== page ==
El Buddha wrote: “Chahi, bhikkhave, dhammehi samannāgato tapusso gahapati tathāgate niṭṭhaṅgato amataddaso amataṃ sacchikatvā iriyati.

iriyati > go beyond, continue on.
sacchikatvā > worked out and realized (seen face to face).
... has worked out and realized the deathlessness*, and continued on (went beyond).

* "working out and realize the deathlessness, as in casting off the ceto-khilā, the obstructions of ceto; namely doubt about the Master, about the doctrine, about the order, about the training, etc.

In other words, endowed with six things, namely the unwavering faith in The Blessed One, in the Teaching, in the Community of bhikkhus, in the noble one's virtues, in the noble one's knowledge and the noble one's release; he (the householder,) understood (got a glimpse of) what deathlessness meant, and went on studying the Blessed One's Teaching, leaned towards the Community of bhikkhus, underwent the noble one's virtues, and through true knowledge, went on trying to reach liberation.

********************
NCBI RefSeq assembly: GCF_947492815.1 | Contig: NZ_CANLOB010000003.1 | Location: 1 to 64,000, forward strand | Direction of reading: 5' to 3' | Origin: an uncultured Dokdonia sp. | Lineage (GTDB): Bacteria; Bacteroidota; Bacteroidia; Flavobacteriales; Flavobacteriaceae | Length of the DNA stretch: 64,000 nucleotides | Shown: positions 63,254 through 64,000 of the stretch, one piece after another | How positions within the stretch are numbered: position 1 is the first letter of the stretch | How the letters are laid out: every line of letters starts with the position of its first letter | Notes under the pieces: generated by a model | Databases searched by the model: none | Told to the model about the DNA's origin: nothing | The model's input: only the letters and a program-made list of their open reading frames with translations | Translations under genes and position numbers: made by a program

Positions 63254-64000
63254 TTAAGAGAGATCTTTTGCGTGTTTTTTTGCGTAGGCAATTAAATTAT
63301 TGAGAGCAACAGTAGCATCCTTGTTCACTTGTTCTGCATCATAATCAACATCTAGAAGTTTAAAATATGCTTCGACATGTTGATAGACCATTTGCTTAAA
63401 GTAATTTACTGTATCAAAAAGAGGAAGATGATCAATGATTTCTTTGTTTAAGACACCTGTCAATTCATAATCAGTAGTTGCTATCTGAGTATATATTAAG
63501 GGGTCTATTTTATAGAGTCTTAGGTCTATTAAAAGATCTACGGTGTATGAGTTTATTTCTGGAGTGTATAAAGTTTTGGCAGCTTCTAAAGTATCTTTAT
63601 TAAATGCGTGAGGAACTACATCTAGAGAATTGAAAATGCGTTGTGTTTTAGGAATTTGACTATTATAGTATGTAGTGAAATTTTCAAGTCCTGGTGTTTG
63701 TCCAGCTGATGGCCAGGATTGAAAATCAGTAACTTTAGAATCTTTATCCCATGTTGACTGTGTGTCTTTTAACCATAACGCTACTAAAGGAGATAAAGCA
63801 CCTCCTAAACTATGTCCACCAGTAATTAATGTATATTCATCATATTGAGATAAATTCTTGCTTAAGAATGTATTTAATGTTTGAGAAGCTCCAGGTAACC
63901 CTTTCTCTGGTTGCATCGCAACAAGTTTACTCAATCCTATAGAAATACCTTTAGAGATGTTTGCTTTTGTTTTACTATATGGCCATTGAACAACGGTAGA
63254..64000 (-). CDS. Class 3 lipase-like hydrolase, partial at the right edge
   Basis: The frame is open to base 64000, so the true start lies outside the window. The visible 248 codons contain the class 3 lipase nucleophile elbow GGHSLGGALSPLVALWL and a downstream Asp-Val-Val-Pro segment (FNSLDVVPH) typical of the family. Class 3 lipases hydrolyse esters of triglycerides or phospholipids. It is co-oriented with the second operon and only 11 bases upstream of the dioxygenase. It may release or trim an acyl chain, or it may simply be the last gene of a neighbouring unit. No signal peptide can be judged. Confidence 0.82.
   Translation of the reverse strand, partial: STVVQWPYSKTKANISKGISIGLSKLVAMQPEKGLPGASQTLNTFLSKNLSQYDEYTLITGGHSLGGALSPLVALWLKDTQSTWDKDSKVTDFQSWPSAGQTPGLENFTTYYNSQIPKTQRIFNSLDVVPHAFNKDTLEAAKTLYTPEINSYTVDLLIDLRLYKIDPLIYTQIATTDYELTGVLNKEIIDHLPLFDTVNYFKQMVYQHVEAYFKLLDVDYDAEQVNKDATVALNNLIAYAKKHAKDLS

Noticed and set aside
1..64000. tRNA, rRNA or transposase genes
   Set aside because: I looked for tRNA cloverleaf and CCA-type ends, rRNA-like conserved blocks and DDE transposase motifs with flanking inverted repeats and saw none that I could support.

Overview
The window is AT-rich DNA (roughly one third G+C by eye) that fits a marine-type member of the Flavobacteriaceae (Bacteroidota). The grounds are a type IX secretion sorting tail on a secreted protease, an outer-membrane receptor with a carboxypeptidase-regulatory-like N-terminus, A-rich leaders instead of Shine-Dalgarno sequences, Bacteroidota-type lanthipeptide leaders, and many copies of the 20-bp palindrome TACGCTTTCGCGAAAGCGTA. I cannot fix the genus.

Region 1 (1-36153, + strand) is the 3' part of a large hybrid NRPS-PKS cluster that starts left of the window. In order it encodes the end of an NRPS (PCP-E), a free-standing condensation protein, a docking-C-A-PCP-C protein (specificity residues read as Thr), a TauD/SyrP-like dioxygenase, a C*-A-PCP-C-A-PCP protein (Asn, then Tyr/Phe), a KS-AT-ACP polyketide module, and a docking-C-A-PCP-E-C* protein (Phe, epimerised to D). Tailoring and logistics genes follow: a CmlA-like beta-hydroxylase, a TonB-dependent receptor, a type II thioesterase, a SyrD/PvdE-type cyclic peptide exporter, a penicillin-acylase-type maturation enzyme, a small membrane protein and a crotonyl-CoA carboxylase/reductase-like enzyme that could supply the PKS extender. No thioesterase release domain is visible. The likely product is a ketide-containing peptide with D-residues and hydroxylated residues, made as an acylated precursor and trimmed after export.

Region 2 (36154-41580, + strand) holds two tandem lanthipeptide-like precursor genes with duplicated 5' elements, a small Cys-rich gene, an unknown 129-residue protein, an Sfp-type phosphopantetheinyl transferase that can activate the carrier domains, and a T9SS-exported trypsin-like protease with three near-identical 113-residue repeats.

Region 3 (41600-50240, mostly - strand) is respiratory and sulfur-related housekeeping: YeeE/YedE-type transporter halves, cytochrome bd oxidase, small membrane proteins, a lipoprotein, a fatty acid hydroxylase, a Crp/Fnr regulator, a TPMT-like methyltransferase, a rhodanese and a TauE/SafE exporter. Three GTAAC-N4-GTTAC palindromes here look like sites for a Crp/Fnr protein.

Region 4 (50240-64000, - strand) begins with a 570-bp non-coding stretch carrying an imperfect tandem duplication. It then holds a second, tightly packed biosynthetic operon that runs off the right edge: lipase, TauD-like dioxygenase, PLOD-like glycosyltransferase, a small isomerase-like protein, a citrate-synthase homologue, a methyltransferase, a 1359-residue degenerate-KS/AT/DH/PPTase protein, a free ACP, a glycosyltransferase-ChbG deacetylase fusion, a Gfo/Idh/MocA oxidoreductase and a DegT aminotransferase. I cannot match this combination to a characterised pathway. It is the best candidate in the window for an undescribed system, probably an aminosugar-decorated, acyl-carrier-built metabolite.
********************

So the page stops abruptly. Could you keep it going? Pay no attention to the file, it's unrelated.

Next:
Batchelor's interpretation is just wishful thinking.
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Re: Stephen Batchelor's “After Buddhism.” Yale University Press, 2015

Post by Bhikkhu Cintita » Tue Dec 12, 2017 11:59 pm

I am a latecomer to this tread, and only recently read this book. But I have recently posted a critique of some of Batchelor's points, so let me give a link to this here.